Releasing a WordPress Plugin – What’s Stopping You?

At OM4 we’re typically  creating a WordPress plugin in order to solve a requirement for one (or more) of our paying clients.

Some of the time, the problem we’re solving is quite specialised and unique, so there would be little benefit in releasing it to the masses.

However in a lot of other cases, the problem we’re solving for our client is a generic problem that applies to a lot of other people out there.

In those more generic cases, we have tried to make an effort to give away those plugins to the public by releasing them into the official WordPress plugins repository.

So far we’ve publicly released 4 plugins into the repository, and today we reached a milestone: our WordPress plugins have now been downloaded more than 100,000 times!

The main reason we released these plugins was because we wanted to try and give back to the WordPress community. After all, we had free access to WordPress and 25,000+ plugins due to the generosity of others, so why not return the favour?!

Speaking of why not, there are a few common arguments against publicly releasing a plugin, which I’ll try and address below.

1. But won’t I get too many support requests if I release my plugin?

Well, it depends.

In our case, we’ve had 100,000+ plugin downloads, but we’ve had a mere 18 support requests, which equates to:

  • 1 support request for every 5555 downloads
  • 1 support request every 11 weeks

Personally I think those numbers are very low, and I attribute that fact to the following 3 reasons:

a) A simple plugin designed to do one thing only

In our case, the plugins  we chose to publish are all very simple plugins, which are designed to done thing only.

The biggest plugin we’ve released is a mere 600 lines of code, however I’ve come across plugins in the repository that have 50,0000+ lines of code.

Now I have no doubt that those large plugins can be useful to people, but I personally wouldn’t want to release a plugin that large without charging for support (because there would be a lot of support requests)!

b) Decisions not options

The plugins we’ve published all have very few user options (which follows WordPress’ philosophy of Decisions not Options).

This helps keep your plugin small, simple, and easy to use.

Speaking of WordPress’ philosophy, in my opinion the main points that are relevant to plugins are:

  • Design for the Majority
  • Decisions not Options
  • Clean, Lean, and Mean
  • Striving for Simplicity
  • Out of the Box

I strongly recommend you read the philsophy and try and apply it to your plugins.

c) Clear & simple documentation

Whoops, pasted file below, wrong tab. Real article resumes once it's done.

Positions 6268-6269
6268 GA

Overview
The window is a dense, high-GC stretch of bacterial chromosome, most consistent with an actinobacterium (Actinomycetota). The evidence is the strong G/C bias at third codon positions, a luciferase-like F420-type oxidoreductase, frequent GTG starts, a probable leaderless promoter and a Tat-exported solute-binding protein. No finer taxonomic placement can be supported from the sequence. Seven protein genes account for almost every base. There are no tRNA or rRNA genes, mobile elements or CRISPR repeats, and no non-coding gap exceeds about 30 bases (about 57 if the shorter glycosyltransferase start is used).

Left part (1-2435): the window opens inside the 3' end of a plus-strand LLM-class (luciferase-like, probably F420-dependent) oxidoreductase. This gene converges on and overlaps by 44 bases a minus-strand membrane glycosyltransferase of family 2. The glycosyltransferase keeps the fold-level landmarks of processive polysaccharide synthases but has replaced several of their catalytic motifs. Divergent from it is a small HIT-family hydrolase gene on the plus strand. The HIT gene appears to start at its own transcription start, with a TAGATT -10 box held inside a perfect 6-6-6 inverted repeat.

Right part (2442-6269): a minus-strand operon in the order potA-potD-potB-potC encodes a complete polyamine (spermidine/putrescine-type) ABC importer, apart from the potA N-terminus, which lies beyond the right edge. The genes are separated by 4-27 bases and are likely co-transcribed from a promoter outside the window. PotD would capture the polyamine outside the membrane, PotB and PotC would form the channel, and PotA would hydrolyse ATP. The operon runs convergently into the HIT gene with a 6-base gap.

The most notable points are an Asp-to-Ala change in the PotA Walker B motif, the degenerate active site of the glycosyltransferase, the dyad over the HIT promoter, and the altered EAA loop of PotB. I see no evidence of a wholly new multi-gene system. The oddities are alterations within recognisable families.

We have also put quite a lot of effort into documenting each plugin (in the plugin’s readme.txt file), so that the users can get up and running without having to ask questions.

Remember that you wrote the plugin, so you understand how to use it. However your users don’t have that knowledge, so they’ll need clear and simple instructions.

2. But isn’t releasing a plugin extra work that I won’t get paid for?

Technically, it is a little more work to publicly release a plugin, but if you’ve gone to the effort of writing the plugin for a client, why not spend another hour packaging it up and releasing it on WordPress.org?

Speaking of extra work: the major benefit to releasing your plugin is that other plugin developers might do some work for you!

I’ve had several developers who have been nice enough to send me bug reports (and pull requests) for our plugins, which has saved us some time and thus benefited our own clients.

If you’d like to encourage this community development, I strongly recommend putting your plugin’s code on GitHub (in addition to the WordPress plugin repository).

3. But I don’t know how!

If you are interested in releasing your plugin, I encourage you to have a look at the WordPress Plugin Developer Centre.

Conclusion

Now that I’ve been working with WordPress for ~6 years,  I can’t even guess how many lines of code I’ve written!

But when I pause for a second and compare that  to the amount of code that I have released publicly, I realise that there is still a lot of room for improvement. Is it too late to be making more new year’s resolutions?!?

I’m interested in hearing from you.

Is there anything in particular holding you back from releasing your WordPress plugin code to the public?

I’d love to hear why, and help encourage you to take the plunge and release it.

3 thoughts on “Releasing a WordPress Plugin – What’s Stopping You?

  1. Congrats on the 100k milestone!

    A simple plugin designed to do one thing only

    That is great advice. I’ve all but completely abandoned the large plugins I released free. Those which do one thing well are thriving. Fixes are easier. Support is easier and there is less of it. So plenty of people continue to enjoy the simple utility they provide.

    1. Thanks for the input Brent.

      At the end of the day, it sounds like both users and developers appreciate simple plugins!

      These days I think that if you’re planning on releasing a large/complex plugin, you’re better off doing so with a premium plugin business model. Either charging for the plugin itself (like Gravity Forms does), or giving the plugin away for free and charging for addons/extensions (like WooCommerce and Easy Digital Downloads do).

      James

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